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August 12 , 2005

Gold’s muscling into DFW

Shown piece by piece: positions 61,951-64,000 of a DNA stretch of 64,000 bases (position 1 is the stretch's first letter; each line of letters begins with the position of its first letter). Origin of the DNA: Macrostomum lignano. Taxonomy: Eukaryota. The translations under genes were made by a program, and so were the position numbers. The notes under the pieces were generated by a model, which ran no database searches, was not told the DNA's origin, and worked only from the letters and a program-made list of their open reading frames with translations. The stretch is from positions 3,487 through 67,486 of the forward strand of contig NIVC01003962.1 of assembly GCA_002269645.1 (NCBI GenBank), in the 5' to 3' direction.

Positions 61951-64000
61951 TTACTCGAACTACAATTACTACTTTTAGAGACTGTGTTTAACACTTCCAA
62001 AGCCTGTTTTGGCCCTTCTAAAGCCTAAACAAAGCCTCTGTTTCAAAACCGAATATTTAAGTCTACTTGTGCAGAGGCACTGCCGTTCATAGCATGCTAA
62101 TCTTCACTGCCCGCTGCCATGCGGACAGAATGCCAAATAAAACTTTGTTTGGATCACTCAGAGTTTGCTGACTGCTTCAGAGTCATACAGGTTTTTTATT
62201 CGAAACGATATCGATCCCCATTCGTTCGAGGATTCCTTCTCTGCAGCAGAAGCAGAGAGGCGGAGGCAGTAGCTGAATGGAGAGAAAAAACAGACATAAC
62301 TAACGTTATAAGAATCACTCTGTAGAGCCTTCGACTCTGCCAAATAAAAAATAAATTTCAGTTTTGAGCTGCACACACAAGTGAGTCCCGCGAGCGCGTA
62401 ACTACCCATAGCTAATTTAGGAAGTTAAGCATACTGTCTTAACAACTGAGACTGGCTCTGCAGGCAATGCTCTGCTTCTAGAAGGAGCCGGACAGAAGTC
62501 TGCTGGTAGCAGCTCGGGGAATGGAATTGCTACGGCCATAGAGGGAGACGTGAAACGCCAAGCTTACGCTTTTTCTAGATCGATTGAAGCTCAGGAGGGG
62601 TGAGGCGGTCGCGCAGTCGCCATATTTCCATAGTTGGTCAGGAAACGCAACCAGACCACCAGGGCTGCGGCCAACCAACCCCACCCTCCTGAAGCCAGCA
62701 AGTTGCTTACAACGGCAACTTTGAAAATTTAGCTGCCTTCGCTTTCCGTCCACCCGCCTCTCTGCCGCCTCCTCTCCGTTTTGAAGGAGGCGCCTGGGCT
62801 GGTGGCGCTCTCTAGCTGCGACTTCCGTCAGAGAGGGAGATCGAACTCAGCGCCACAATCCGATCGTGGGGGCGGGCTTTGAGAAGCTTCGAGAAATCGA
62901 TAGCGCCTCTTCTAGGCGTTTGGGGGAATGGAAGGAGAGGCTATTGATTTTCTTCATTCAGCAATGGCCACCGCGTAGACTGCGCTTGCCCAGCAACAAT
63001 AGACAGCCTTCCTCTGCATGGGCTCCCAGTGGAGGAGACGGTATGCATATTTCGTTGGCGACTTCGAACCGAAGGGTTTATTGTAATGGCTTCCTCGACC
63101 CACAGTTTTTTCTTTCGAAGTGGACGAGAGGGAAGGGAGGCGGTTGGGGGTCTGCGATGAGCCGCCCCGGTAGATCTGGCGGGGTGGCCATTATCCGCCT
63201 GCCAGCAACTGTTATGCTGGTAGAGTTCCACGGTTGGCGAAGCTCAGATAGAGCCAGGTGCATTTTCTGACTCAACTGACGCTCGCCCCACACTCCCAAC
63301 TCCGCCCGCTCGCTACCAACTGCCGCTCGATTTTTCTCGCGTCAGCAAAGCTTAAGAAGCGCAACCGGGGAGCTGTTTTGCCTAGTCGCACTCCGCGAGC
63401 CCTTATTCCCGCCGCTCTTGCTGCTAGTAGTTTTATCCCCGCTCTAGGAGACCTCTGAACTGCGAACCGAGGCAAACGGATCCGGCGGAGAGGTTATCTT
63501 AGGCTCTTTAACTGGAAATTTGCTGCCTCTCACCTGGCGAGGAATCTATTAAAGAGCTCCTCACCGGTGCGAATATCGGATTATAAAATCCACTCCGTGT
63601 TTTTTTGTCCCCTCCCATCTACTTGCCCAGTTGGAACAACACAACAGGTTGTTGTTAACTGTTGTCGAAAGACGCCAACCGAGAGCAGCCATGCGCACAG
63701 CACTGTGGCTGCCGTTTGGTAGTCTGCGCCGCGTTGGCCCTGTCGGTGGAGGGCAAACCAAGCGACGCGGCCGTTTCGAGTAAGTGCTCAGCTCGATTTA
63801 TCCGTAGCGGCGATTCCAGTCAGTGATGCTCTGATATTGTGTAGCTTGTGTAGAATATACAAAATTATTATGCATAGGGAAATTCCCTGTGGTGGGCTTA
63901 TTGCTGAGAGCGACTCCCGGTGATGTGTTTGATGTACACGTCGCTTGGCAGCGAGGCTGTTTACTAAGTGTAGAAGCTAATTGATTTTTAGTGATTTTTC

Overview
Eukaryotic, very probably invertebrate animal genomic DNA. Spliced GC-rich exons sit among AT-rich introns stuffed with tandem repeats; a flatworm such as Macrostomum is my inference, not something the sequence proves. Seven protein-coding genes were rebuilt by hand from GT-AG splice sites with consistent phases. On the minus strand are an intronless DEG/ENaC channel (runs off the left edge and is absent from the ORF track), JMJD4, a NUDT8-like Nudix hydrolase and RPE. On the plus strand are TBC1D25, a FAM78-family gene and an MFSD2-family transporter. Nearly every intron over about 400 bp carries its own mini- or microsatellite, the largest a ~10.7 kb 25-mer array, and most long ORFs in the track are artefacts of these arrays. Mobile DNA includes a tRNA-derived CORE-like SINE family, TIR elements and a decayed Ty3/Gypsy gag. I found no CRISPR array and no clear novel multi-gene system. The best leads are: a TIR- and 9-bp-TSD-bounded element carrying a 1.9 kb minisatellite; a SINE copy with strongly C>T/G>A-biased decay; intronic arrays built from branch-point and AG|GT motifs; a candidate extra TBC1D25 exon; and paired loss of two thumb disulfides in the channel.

August 12th, 2005 - Fitness chain to move U.S. headquarters from Calif. to Irving Sandra Zaragoza Staff Writer Gold's Gym International, the venerable, 40-year-old fitness chain that's synonymous with celebrities, musclemen and the Venice, Calif., beach, is moving its U.S. headquarters to Irving. Gold's Gym, the world's largest coed fitness chain, will relocate its administrative offices Sept. 6 to a 24,000-square-foot office at 125 E. John W. Carpenter Frwy., merging a majority of the company's departments. Functions to be housed in Irving include franchising, product licensing, sales, marketing, training and development. The relocation will consolidate the company's Austin, Venice and Falls Church, Va., offices, says Gene LaMott, president of Gold's Gym International. The company, which has about 2.5 million Gold's Gym members worldwide, will maintain Gold's Gym's Venice-based international headquarters, which will house about 12 employees. Nearly 65 employees will be relocated to Irving, and the company will look to add about 45 more employees here. The company has more than 2,400 employees in all. The Irving office will also bring Gold's Gym closer to its parent company, Irving-based TRT Holdings Inc., which purchased the fitness chain last year for $160 million from private equity firm Brockway Moran & Partners Inc. TRT Holdings also owns Omni Hotels, a chain of luxury hotels. "Over the last four or five years, we've had tremendous growth both nationally and internationally," LaMott said. "We have outgrown our offices in Venice and Virginia, and so it just became an opportunity with the acquisition of the company." California's loss is expected to pump up North Texas' profile in the fitness industry, as the company plans to add as many as 20 locations locally and to open others throughout Texas in cities like Houston and San Antonio. LaMott says Gold's Gym is coming to North Texas at a time when it is repositioning itself through aggressive expansion, a new franchise model, strategic alliances and a fresh injection of capital from its parent company. 'Deep pockets' Gold's Gym's move to Irving "to be near its source of investment" (TRT Holdings) makes sense, said Rick Caro, president of New York-based Management Vision Inc., a management and consulting firm for the fitness industry. "TRT seems to have a combination of deep pockets and a long-run view for this investment," Caro said. LaMott says TRT Holdings brings more than deep pockets to the table. TRT "brings a different perspective, a long-term vision of growing worldwide," LaMott said. "They've definitely supported us with resources, with a sister company, with additional capital and supervision. From my seat, it is a good deal for us." And TRT's hospitality company, Omni Hotels, a chain with 40 luxury hotels nationally, is one relationship that Gold's Gym plans to leverage, LaMott said. Since 1999, the fitness chain has grown from 400 to 586 gyms, or "stores," nationally and internationally. The number of corporate-owned stores has increased from one to 40. LaMott would not disclose company revenue, but did say the company experienced double-digit sales increases for its 40 corporate stores in the past year. Over the next five years, LaMott says plans call for an aggressive rollout of corporate stores, boosting the number from 40 to as many as 200. The company also plans to nearly double its total number of franchise stores, to 1,000 locations by 2010. Internationally, the company is opening locations in India, Nepal and the United Kingdom. As the company's new backyard, North Texas can expect Gold's Gym to go after a bigger chunk of the local fitness market, industry experts say. North Texas has three Gold's Gym stores -- one in Carrollton, one in Garland and one in Arlington. All are franchise-operated. "We have our administrative headquarters here; it only makes sense to have our product here, and managing it would be our objective," La Mott said. At the same time, the company is out to counter any negative perceptions that may have developed last year, when Gold's Gym owner Scott R. Theeringer shuttered four local stores, leaving members out in the cold. LaMott says that two of the closed locations were reopened as Gold's Gyms, while a third reopened as an independent. "What we've got to do is to prove to the Dallas market that the brand is here to stay and that it is the leader," LaMott said. The company has four leases under negotiation, and eventually could dot the Metroplex with as many as 20 locations, some of which may be franchise-owned. New prototype According to Wyatt Russo of Dallas-based The Retail Connection, Gold's is open to purchasing land for build-to-suit projects, as well as retrofitting vacant boxes. Russo and Steve Lieberman of the Retail Connection represent Gold's Gym in North Texas. "They want D-FW to be a showcase for Gold's Gym," Russo said. "The goal is to get some stores open by the end of the year." Meanwhile, Gold's Gym is also gearing up to launch a new 40,000-square-foot gym prototype this year that will target suburban markets, LaMott said. A typical Gold's Gym store ranges in size from 35,000 square feet to 50,000 square feet, but the company has entered urban locations with 12,000-square-foot gyms. The new prototypes will have standard amenities like swimming pools, group exercise studios, basketball courts and larger day-care facilities. "One of our goals is to develop an experience that is consistent with our heritage. We wanted a specific look, feel and energy associated to the facility; the design, colors and street entrances will create that experience," LaMott said. The Gold's Gym franchise business model is also changing, from a flat fee model to a royalty structure, the more typical model for franchise businesses. Franchisees essentially will hand over a royalty, or percentage of their total revenue, to Gold's Gym. By increasing franchise fees, LaMott said, Gold's Gym will be able to invest in "sales and training support for franchisees, national advertising programs and (uniform) operating systems." Just now, though, LaMott is concentrating on his new Irving office, which will also serve as a training ground for franchisees. "Having (most) of our operating departments under one roof gives us tremendous opportunity," he said.